Our own insecurities can very well blind us to the potential of amazing opportunities, not just in life but also in relationship.  We fight over boys in high school.  We fight over babies and how to raise them when we get older.  And never for a moment do we remove the hurt feelings long enough to remove the preconceived labels we are placing on one another.

Navigating life is hard.  But in my brief time on this earth, I have found some things that have really helped me, so I thought I would share them with you.  Take them as you will.

  1. Be careful when you share your opinion, especially on social media, but also in life offline. If you must share your opinion, ask yourself, “Do I know this person enough (and vice versa) that they will understand that the place I am coming from is only love?”  One of my favorite passages in the Bible is Philippians 2:3 – “Do nothing out of selfish ambition or vain conceit.  Rather, in humility value others above yourselves”.  Make sure you have the foundational relationship with that person to share what is on your heart, and always share it with humility.
  2. On the flip side, don’t take others’ advice personally. You will never completely avoid the unsolicited advice of others.  Last year, after the miscarriage, I heard some of the craziest pieces of advice from complete strangers.  I reminded myself that they are showing me just how invested I may want to be in furthering this relationship to a deeper level.  You don’t have control over their action, but you definitely have control over your own reaction.  Wait for the ball to be in your court, and then do your best to answer with empathy, even if they didn’t.
  3. Always, always, in both of the above situations, extend grace to the other person. You have no idea what they are going through, or where they have been.  I truly believe that God calls us to have relationships built on acceptance and grace because I think this will make a profound impact on the world around us.  If we surround ourselves with like individuals, we may not have a chance to grow.  If we build walls with labels, we may lose an opportunity to glorify God in that relationship.  Accept people where they are.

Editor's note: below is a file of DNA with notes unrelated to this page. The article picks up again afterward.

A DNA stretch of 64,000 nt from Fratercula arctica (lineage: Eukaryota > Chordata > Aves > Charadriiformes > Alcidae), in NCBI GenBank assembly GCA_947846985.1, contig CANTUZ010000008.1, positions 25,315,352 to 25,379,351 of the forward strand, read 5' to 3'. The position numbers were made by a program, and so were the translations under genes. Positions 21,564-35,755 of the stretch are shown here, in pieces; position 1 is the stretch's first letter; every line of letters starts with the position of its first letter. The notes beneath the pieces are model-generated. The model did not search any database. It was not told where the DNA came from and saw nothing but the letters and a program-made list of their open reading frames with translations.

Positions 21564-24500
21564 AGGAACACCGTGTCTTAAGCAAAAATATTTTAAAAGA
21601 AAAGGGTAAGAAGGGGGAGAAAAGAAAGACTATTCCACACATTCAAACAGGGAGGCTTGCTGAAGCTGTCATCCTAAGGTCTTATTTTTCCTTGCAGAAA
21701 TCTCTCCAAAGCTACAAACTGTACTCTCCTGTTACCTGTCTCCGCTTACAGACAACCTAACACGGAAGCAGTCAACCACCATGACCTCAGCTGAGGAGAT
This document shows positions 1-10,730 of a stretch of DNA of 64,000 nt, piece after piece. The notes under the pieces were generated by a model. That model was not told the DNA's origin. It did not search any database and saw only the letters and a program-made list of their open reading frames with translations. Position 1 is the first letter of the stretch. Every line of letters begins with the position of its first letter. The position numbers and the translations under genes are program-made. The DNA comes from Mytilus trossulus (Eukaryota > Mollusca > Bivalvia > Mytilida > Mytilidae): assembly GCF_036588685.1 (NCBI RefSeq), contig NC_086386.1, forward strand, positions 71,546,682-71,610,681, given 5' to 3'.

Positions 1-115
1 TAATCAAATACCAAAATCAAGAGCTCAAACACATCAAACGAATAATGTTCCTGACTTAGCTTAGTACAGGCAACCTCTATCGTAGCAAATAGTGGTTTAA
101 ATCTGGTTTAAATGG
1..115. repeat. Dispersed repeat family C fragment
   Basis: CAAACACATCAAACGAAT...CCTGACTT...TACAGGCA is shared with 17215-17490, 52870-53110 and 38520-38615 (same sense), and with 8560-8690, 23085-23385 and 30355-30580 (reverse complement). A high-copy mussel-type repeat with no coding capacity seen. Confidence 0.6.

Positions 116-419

4. Extend grace to yourself. No one has been in your exact situation with your exact challenges and opportunities.  You are unique, so of course not everything will work the same as what worked for someone else.  Instead of viewing things as failures, look at them as opportunities to allow God to let you move in a way you probably couldn’t have before.
  5. Accept the grace of God to move through you. Of course, none of this is possible without God. Having God in your life doesn’t make your relationships perfect, either, but I find that relationships are so much better when God is in the center of them.  Asking for help from Him can give you peace, but fair warning, if you ask for God to work in a relationship, be prepared for possible uncomfortable, humbling moments as well.

Life comes at us hard and fast.  I truly believe to God created relationships and friendships to help us overcome these hard times.  Be the kind of friend you want to have.  Listen more than speak.  And again, always, always let God lead.